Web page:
Module 3: Organizing, Managing and Screening Sources
Plagiarism happens when you claim the words, ideas, or data of another person as if it is your own, without appropriate referencing. Plagiarism can range from copying an entire paper to changing only a few words and not citing the original source. It’s important to familiarize yourself with what constitutes plagiarism. One way you can do this is to consult your institution’s academic integrity policy so you know how to avoid a charge of plagiarism.
When it comes time to write your review, you will need to demonstrate that you understand when and how to cite your sources. Keeping them organized will help you with this task. By using a citation management tool, you will be able to access your sources in one place and pull the information needed to cite them correctly. Before sitting down to write your review, make sure you familiarize yourself with the rules of your citation style. While it is true that some citation management tools will offer you a plug-in for your word processor that seemingly does all the work, it can make mistakes. Getting to know the rules yourself will save you a lot of time and reduce the risk of plagiarism. Table 3.4 below provides a curated list of citation style resources to help you familiarize yourself with the rules.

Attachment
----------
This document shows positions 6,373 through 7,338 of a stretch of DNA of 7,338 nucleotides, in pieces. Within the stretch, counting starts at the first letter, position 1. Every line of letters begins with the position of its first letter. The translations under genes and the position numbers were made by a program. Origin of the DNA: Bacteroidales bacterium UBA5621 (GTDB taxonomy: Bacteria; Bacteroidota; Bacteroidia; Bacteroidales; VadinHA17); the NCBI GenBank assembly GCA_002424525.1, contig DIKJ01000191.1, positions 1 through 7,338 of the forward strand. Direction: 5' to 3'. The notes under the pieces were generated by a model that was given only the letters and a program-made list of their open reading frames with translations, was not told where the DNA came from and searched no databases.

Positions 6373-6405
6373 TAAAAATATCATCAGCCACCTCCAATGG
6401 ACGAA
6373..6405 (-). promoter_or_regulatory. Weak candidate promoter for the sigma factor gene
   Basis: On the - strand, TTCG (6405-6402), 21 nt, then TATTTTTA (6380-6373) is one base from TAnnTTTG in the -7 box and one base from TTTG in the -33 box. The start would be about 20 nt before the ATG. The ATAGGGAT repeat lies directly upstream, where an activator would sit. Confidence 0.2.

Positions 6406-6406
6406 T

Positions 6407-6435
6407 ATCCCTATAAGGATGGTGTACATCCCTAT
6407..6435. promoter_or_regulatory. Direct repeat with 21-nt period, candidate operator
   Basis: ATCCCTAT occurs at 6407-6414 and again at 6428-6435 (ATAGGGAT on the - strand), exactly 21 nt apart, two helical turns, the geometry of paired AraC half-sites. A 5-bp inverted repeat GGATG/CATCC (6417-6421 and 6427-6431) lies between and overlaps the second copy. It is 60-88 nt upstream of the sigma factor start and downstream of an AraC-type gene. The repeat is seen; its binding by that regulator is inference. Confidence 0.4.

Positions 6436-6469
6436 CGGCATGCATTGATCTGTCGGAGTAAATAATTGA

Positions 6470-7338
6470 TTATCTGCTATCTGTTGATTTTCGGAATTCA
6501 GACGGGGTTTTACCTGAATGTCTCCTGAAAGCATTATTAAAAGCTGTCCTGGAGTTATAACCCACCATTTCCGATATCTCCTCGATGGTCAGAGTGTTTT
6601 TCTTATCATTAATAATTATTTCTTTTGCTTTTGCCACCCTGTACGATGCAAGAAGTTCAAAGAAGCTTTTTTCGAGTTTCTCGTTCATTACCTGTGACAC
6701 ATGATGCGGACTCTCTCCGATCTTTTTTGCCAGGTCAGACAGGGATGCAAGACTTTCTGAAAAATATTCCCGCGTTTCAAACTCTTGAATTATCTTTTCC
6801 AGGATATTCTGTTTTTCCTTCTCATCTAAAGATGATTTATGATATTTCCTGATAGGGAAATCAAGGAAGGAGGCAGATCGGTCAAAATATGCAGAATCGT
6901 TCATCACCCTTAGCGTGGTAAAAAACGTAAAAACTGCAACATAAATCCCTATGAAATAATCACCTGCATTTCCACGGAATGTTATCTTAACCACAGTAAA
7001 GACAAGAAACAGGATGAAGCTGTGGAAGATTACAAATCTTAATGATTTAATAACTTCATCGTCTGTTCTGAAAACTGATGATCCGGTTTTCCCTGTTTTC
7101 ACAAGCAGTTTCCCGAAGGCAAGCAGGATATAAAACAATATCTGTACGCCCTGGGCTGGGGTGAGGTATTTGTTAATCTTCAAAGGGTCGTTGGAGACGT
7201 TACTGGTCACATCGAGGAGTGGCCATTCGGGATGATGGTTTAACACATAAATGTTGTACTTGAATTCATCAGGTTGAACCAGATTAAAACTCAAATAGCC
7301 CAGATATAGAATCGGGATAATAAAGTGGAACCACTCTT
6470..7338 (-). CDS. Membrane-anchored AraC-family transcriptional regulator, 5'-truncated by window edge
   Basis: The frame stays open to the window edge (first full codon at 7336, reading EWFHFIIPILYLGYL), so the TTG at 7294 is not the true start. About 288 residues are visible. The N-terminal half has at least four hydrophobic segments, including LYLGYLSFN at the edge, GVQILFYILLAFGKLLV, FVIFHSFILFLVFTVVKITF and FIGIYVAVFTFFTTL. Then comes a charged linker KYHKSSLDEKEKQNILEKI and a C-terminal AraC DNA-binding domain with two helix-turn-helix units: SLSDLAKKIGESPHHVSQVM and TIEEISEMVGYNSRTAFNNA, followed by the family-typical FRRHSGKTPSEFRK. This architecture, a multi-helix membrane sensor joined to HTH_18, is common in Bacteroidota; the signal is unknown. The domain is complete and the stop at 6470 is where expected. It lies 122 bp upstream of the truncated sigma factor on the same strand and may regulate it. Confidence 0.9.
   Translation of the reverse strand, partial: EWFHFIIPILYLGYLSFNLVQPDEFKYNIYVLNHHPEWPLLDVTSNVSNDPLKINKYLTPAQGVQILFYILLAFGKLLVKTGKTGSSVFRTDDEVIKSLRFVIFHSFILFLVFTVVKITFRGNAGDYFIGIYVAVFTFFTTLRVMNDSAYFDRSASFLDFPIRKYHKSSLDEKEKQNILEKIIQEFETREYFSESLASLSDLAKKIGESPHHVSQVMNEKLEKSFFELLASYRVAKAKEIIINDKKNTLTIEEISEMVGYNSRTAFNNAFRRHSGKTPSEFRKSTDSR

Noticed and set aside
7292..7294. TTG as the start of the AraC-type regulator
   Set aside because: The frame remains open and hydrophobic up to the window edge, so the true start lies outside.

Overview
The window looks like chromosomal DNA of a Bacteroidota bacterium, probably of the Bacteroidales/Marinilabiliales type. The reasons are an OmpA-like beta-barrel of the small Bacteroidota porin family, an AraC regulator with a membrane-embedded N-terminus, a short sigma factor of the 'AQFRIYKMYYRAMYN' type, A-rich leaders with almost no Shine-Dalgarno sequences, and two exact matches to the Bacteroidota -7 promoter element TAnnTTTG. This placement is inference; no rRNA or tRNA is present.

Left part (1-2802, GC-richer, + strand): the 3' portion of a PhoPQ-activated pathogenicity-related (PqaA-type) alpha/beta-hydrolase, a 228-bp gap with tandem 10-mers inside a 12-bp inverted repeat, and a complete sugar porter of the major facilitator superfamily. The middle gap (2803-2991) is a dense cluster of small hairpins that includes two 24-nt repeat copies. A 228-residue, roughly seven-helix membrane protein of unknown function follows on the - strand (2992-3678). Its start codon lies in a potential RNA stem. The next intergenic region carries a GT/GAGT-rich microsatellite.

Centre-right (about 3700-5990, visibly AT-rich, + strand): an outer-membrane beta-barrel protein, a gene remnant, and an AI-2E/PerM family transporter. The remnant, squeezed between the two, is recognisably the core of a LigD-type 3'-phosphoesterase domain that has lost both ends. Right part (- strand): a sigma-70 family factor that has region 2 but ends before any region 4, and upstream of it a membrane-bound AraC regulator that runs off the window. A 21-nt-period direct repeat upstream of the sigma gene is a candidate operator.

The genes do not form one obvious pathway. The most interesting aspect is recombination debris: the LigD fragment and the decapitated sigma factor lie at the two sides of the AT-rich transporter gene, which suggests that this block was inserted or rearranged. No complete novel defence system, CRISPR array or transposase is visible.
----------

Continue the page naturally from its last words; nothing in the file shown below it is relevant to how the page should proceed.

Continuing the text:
|Vancouver (also known as ICMJE)|
How much do you know about plagiarism? Take this quiz to find out. This quiz is adapted from the University of Guelph, Academic Integrity Plagiarism Quiz. Licensed under a Creative Commons Attribution-NonCommercial 3.0 Unported License.
Familiarize yourself with the academic integrity policies of your institution to better understand how plagiarism is defined and how to avoid it. Commit to learning the rules or conventions of your chosen citation style.
A bibliographic citation is a reference to a book, article, web page, or other published item. Citations should enough supply detail to identify the item uniquely